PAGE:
Arguably one of the fastest-paced industries, where one system, language, or process is replaced by another in what seems like overnight fashion, technology makes it hard for working moms and those women who take time away from the workforce to re-enter and get ahead in the field.
The growing popularity of “Returnships” is taking a crack at counteracting women’s access to these jobs, and yet: “Women are still significantly underrepresented in science, technology, engineering and math (STEM) fields. Surprisingly, studies by the U.S. Census show that the number of women in computer fields has actually declined since the 1990s,” reads a Forbes article on the topic.
IT Advisory Services and Management company, LABUR, recently placed a technical business analyst with one of their Boston clients after she had spent the last 10 years away from the workforce. Within the same month, LABUR had also placed a senior data migration/quality assurance analyst who had also taken several years off to start a family.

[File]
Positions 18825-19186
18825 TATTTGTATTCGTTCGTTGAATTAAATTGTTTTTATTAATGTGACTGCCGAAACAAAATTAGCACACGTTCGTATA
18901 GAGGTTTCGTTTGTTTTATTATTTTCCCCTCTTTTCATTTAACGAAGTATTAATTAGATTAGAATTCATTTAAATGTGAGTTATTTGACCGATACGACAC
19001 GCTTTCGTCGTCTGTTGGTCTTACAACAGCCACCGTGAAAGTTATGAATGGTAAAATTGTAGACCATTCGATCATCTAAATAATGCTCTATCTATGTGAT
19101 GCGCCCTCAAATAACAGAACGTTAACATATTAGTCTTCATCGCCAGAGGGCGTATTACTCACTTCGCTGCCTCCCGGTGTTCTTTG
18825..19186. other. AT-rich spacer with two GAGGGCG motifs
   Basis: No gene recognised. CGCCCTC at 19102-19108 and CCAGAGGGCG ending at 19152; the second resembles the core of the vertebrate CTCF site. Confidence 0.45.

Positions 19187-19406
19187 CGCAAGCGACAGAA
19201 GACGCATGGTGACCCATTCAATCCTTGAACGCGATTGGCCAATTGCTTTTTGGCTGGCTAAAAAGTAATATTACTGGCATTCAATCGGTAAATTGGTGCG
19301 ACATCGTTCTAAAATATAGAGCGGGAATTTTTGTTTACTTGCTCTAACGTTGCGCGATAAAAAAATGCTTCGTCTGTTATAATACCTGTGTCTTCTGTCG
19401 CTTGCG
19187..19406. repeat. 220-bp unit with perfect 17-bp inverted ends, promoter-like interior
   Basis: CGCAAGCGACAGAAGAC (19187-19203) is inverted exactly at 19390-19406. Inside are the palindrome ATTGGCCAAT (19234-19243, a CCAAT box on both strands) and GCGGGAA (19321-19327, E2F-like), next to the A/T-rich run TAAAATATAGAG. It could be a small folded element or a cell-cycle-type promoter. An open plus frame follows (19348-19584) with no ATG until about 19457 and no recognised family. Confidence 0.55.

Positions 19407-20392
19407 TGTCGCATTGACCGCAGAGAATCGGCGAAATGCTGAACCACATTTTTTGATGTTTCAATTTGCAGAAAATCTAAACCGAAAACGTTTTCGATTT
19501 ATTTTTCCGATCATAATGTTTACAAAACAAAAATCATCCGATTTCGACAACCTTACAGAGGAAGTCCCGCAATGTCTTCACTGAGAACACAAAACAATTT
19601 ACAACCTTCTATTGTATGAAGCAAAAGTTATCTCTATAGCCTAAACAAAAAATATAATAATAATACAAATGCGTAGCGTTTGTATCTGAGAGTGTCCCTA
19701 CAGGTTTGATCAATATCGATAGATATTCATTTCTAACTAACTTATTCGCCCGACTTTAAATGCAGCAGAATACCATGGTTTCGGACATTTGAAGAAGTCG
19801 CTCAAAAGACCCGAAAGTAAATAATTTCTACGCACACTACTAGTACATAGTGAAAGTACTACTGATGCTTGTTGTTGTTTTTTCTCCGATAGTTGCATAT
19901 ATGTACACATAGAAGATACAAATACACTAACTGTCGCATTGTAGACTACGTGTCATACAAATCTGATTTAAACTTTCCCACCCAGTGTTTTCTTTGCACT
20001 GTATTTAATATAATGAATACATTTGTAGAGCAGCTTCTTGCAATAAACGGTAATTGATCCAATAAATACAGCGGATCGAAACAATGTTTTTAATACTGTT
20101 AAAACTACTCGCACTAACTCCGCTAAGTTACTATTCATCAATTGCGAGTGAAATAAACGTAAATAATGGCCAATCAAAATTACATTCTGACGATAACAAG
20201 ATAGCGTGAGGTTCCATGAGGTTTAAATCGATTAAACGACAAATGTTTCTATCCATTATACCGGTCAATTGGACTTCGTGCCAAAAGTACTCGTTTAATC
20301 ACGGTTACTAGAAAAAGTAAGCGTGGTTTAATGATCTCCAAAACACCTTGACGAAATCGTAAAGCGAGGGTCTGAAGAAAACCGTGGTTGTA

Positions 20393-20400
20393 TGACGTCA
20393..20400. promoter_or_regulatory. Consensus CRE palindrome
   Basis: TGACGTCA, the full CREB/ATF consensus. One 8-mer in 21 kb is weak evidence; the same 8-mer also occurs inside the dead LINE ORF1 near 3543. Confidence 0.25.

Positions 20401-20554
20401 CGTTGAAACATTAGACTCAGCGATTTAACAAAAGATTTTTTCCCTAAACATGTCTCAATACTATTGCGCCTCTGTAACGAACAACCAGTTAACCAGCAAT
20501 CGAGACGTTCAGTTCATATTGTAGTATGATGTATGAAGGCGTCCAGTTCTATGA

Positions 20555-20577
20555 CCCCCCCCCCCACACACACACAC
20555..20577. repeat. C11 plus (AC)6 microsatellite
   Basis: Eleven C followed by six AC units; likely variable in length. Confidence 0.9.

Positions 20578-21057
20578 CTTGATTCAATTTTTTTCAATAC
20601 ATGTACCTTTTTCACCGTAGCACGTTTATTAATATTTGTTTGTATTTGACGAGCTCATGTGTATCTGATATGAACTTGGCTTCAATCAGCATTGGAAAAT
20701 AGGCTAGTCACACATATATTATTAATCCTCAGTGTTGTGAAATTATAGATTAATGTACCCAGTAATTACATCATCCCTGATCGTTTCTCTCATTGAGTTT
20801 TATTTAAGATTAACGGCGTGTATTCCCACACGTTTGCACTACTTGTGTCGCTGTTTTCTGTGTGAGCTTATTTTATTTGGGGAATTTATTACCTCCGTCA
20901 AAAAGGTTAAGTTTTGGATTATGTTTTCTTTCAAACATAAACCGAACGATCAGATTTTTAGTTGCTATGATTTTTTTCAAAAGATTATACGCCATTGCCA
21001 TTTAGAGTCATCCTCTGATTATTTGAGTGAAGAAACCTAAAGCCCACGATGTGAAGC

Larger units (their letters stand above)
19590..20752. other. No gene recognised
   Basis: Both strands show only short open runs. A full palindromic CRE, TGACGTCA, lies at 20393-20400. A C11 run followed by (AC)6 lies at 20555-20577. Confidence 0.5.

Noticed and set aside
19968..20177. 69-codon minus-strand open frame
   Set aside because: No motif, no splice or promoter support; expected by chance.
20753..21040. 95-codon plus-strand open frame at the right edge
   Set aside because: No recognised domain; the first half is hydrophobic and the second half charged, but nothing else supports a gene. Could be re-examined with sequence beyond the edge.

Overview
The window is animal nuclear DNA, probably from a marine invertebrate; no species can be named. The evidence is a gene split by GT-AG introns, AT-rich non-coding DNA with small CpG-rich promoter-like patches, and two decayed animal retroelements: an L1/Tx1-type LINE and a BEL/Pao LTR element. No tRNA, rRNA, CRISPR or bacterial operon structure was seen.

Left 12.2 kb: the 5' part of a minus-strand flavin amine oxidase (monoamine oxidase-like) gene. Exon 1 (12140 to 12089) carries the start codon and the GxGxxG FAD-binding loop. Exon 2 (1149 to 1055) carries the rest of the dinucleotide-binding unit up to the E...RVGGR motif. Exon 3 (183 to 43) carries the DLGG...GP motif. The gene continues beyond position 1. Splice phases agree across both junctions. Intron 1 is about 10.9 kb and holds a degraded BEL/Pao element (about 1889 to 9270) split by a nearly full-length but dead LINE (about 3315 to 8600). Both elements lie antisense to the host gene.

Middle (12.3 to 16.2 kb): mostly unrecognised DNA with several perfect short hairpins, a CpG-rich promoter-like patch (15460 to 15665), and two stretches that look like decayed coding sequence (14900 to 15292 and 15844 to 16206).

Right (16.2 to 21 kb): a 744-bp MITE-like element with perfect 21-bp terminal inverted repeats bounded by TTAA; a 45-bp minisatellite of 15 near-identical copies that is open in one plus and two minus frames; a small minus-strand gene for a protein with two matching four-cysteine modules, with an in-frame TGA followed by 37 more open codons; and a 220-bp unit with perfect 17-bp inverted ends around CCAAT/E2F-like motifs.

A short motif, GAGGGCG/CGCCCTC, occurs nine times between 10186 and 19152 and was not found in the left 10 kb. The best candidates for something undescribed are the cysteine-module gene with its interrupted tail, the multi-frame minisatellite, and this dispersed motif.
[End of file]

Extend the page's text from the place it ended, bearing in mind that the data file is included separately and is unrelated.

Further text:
The business analyst’s initial doubt after LABUR CEO, Darrin Lang, reached out to her over LinkedIn tells a compelling story about the labor market, IT, and women’s opportunities in it.
“I need to be very upfront about one thing that has proven to be a much bigger deal than I ever anticipated. Simply put, I took a voluntary leave of absence from corporate life 10 years ago to focus on raising my children,” she said over a LinkedIn message. “In hindsight, what was one of the most rewarding decisions of my life also happens to be one of the worst things I could have done to my career.”
Continue reading this article on TheLadders.com: The unlikely ally to working moms in IT.